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Health data can only be helpful if translated into clear language

JoDee Sattler for Progressive Dairyman Published on 31 December 2018
Automated health monitoring

The science of monitoring milk yield and deviations from the expected lactation curve dates back more than half a century – when Dairy Herd Improvement testing began.

However, today’s science allows dairy producers to monitor so much more than milk yield and deviations, which still remain strong indicators of cattle health and fertility.



Current technologies provide data encompassing somatic cell count, bodyweight, locomotion score, body condition score, beta-hydroxybutyrate concentration in milk, feed intake, feeding time, rumination time, lying time and temperature (skin, vagina, rumen).

While this information can be helpful in improving cattle health, productivity and reproductive success, it can also be overwhelming. Health monitoring systems and their generated data will only positively influence dairies when translated into clear language that allows for prompt, proactive measures to solve challenges or make decisions.

When it comes to health, the transition period remains the most precarious time in a cow’s reproductive cycle. Approximately one-third of cows experience at least one clinical disease in the first three weeks of lactation, representing 60 to 80 percent of all clinical cases.

Increased disease susceptibility in early postpartum stems from cows’ reduced immunocompetence. Cows’ nutritional status and associated metabolic scenario impair immune cell function and increase susceptibility to microbial infections. In addition, the enlarged uterus contains placenta remnants that favor uterine infections. Postpartum disease reduces oocyte fertilization and zygote survival during the first week of development.

Fighting infection expends energy

What leads to immunocompetence? In general, it’s reduced appetite, increased bodyweight loss and altered nutrient partition. By mounting a response against infection, inflammation increases energy expenditure and partitions resources away from production and reproduction.


Multiple mechanisms with additive effects impair fertility, including reduced developmental competence of oocytes and altered uterine environment. Inflammatory disease, suboptimal uterine conditions and less competent embryos cause most reproductive failures.

Controlling inflammation may mitigate its effects on reproduction. Researchers gave a nonsteroidal, anti-inflammatory drug (meloxicam) to treat clinical mastitis and improve subsequent fertility. Cows treated with meloxicam had better conception in first postpartum A.I., and more cows became pregnant by day 120 after calving compared with the control.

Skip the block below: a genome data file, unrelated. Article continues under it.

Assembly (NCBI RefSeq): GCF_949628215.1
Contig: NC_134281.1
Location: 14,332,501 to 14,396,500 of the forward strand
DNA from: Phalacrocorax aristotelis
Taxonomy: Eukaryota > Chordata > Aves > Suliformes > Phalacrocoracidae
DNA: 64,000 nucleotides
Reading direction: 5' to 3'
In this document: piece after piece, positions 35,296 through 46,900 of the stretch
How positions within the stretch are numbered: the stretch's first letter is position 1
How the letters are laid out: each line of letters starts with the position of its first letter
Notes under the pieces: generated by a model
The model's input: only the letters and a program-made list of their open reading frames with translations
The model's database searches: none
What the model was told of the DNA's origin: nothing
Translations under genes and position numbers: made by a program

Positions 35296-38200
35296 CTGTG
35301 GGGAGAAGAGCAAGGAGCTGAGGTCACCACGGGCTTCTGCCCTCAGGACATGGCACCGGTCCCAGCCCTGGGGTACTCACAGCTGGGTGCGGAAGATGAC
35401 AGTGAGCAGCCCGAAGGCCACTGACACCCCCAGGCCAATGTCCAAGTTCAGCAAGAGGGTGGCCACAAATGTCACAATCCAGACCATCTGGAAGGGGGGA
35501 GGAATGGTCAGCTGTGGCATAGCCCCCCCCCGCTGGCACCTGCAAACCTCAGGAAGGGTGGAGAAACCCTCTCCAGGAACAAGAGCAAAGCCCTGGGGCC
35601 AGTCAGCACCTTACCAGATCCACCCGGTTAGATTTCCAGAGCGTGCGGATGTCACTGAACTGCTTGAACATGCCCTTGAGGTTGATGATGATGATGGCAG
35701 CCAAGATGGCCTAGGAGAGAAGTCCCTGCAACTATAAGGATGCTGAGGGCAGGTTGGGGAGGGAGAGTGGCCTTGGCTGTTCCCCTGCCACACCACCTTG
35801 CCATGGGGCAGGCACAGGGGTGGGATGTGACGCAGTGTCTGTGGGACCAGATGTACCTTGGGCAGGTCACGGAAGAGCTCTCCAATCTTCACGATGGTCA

A nutraceutical alternative for inflammation control reduces the ratio of omega-6 to omega-3 fatty acids in the postpartum diet. This strategy could also minimize the effects of inflammation on reproduction.

Use health monitoring to prevent disease

We’ve painted a pretty dismal picture for cows getting through the transition period and delivering another healthy calf in a timely manner. Preventing postpartum diseases is the best strategy to reduce embryonic mortality and increase reproductive efficiency. Thus, it’s important to establish health programs for early disease detection and rapid intervention when necessary.

Automated health monitoring systems hold potential to expedite metabolic disease diagnosis, compared with clinical evaluation alone or cowside tests. Treating cows identified as abnormal by a health monitoring system with supportive therapy, despite no other clinical symptoms, should be considered and evaluated as a means to minimize future clinical disease and production losses.

In facilities other than tiestall barns, individual feed consumption is nearly impossible to measure. Yet dry matter intake strongly correlates with transition cow health, productivity and fertility. Some health monitoring systems can record rumination time, which may serve as a proxy for changes in dry matter intake over time.